Facing up to Automation – Responsibly

John Williams, Director of Digital Strategy at ILM, on how businesses should face up to automation responsibly

“The first rule of any technology used in a business is that automation applied to an efficient operation will magnify the efficiency. The second is that automation applied to an inefficient operation will magnify the inefficiency.”

There’s a good reason Bill Gates’ words are so often quoted; they cut right to the heart of what technology means to the world. People have a tendency to be overwhelmed by the lightening-quick pace of change – particularly when it comes to digital - and they often feel that it is a battle to try and keep their head above water.

All too frequently, this worldview leads to businesses taking a short-term approach when it comes to planning for the future, leaving organisations unprepared for the unexpected. But if businesses constantly look ahead, anticipating and adapting to the world around them – which must always include a close analysis of the present – much of the pain that comes from feeling ill-equipped to deal with the future can be eliminated.

I’m absolutely passionate about technology and the impact it has on the workplace. In my role as Director of Digital Strategy at ILM, a City & Guilds Group business and the UK’s leading provider of leadership and management qualifications, it’s my job to make sure that not only my team and our organisation is embracing new ways of working, but that we are educating and inspiring our customers to do the same.

Of course, digital has already transformed the way we work, in everything from product development, to research, to communications. Yet with the potential of new technologies ever-increasing, it can be easy to get carried away by all the opportunities – and indeed concerned by the challenges – that lie ahead.

Automation is one condition brought about by technological advancement that is constantly a subject of scrutiny. It throws up a huge number of considerations for businesses, from investing in new tools, rebuilding infrastructure, to overhauling product offerings. Most significantly, it calls the role of employees into question. New research by Deloitte and Oxford University suggests that since the year 2000 800,000 jobs in the UK have been lost to automation; over half of secretarial, half of travel agents and half of counter clerk jobs have gone. Naturally, this can lead to feelings of apprehension – even fear – of what automation might bring.

The problem is that it can be hard to set clear and certain strategies when technology moves at an alarming pace and quickly becomes outdated. What we’re witnessing now is a change as significant as that seen in the late 18th - 19th Century with the Industrial Revolution.  What we do, how we do it and where we do it could radically change. Jobs that we deemed safe could become obsolete as technology and big data cuts down processing and manufacturing times. Whilst it is impossible to eliminate uncertainty, businesses should always bear in mind their responsibility towards employees, even when in the midst of significant change.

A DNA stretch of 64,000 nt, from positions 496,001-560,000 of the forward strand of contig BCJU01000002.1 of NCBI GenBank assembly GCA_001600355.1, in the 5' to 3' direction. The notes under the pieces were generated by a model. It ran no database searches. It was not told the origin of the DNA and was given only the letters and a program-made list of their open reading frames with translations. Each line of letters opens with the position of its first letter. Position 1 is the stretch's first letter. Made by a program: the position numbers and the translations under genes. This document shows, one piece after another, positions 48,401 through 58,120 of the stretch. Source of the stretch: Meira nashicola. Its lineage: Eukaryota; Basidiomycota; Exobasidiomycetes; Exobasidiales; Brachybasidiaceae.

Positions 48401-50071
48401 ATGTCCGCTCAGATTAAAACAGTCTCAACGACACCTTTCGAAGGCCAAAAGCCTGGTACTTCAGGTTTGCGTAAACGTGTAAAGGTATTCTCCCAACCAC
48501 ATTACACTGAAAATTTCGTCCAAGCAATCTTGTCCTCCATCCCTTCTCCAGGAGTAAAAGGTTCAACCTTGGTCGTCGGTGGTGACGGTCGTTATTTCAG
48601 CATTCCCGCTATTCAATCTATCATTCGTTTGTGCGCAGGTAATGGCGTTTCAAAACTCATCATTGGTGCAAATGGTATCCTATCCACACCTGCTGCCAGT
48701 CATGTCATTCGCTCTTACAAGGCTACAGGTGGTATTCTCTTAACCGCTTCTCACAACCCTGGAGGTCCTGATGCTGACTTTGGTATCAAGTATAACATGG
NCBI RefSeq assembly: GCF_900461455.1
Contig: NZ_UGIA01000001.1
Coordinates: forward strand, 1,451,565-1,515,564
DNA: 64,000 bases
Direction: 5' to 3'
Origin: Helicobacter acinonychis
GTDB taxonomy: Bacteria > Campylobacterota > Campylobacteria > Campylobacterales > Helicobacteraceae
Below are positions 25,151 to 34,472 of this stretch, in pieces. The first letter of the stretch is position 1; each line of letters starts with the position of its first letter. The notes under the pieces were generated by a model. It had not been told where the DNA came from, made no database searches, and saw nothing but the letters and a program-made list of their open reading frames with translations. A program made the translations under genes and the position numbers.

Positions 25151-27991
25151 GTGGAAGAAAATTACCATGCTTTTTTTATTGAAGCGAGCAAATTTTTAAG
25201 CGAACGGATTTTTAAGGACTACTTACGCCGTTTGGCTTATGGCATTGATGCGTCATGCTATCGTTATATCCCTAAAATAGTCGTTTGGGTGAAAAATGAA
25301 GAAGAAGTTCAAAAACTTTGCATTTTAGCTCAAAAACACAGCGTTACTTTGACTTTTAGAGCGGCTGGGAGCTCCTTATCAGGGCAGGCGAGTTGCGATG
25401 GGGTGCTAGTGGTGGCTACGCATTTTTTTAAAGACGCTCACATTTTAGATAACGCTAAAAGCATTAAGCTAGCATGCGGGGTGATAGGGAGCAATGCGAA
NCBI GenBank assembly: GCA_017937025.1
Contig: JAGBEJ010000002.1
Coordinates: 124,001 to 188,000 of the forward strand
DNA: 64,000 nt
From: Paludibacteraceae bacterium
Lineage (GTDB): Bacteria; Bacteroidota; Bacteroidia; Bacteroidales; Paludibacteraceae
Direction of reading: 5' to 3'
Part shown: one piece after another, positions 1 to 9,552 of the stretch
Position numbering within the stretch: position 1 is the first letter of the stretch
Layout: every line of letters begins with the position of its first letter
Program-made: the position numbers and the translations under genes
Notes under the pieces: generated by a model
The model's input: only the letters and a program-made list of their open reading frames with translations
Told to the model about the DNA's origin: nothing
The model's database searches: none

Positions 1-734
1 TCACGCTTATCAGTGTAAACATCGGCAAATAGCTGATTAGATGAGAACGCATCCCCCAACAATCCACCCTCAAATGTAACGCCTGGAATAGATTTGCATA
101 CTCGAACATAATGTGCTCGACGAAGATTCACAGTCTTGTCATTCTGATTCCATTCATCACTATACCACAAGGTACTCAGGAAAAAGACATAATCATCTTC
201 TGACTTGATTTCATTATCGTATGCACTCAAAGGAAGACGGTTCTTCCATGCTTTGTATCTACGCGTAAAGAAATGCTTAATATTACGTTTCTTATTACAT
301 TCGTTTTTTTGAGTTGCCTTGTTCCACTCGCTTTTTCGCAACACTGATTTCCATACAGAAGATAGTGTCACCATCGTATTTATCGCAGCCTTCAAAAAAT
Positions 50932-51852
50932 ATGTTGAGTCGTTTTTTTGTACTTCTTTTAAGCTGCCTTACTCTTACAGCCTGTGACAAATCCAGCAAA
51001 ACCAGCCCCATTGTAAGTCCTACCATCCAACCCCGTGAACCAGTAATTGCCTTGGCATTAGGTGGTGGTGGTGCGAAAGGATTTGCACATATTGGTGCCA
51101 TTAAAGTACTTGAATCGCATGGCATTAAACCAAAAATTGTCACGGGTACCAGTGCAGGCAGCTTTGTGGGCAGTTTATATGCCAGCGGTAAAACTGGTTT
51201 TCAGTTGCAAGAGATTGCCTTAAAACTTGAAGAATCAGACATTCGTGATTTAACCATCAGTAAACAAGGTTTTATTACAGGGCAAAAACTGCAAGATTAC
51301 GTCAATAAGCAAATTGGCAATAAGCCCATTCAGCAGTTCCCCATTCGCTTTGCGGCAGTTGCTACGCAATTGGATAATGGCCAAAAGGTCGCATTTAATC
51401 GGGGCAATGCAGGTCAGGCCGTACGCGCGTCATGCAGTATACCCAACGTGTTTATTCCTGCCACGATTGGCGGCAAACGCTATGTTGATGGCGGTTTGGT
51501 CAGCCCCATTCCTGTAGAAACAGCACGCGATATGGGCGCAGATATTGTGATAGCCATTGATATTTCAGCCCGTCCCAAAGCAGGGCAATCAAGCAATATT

It seems then that, rather than relying on external (i.e. uncontrollable) factors to set the culture of their organisation, this must come from within. It is the behaviours and attitudes exhibited by business leaders that must ensure that a responsible approach comes first and foremost in change management – and that this permeates throughout organisations.

For example, greater productivity brought about by automation may result in an increase in organisational assets such as culture, cooperation and team work. The reason so much time is freed up is down to automation.The reason people are able to work from home is down to automation. The reason freelancing and temporary contracts are becoming so common is down to automation. The reason people are able to upskill with less resource is down to automation.

Rather than waiting for these trends to go even further, even to the point of threatening the existence of a business, we become leaders in the creation of new environments where these working practices can thrive. That means embracing the new collaborative workplace – equipping employees with finely-honed skills like communication, teamwork, and motivation – turning the challenges that face us into opportunities. To make a lasting impact, businesses must lead from the front, and put the structures in place to embrace the ongoing change.

The most effective way for organisations to bring employees on the transformative digital journey with them is to find and celebrate the common benefits that it brings. As technological capabilities increases, five billion people become connected, and productivity gains are continuous. Yes there may be consequences to this, but the earlier people make their plans and recognise the value they can gain, the better.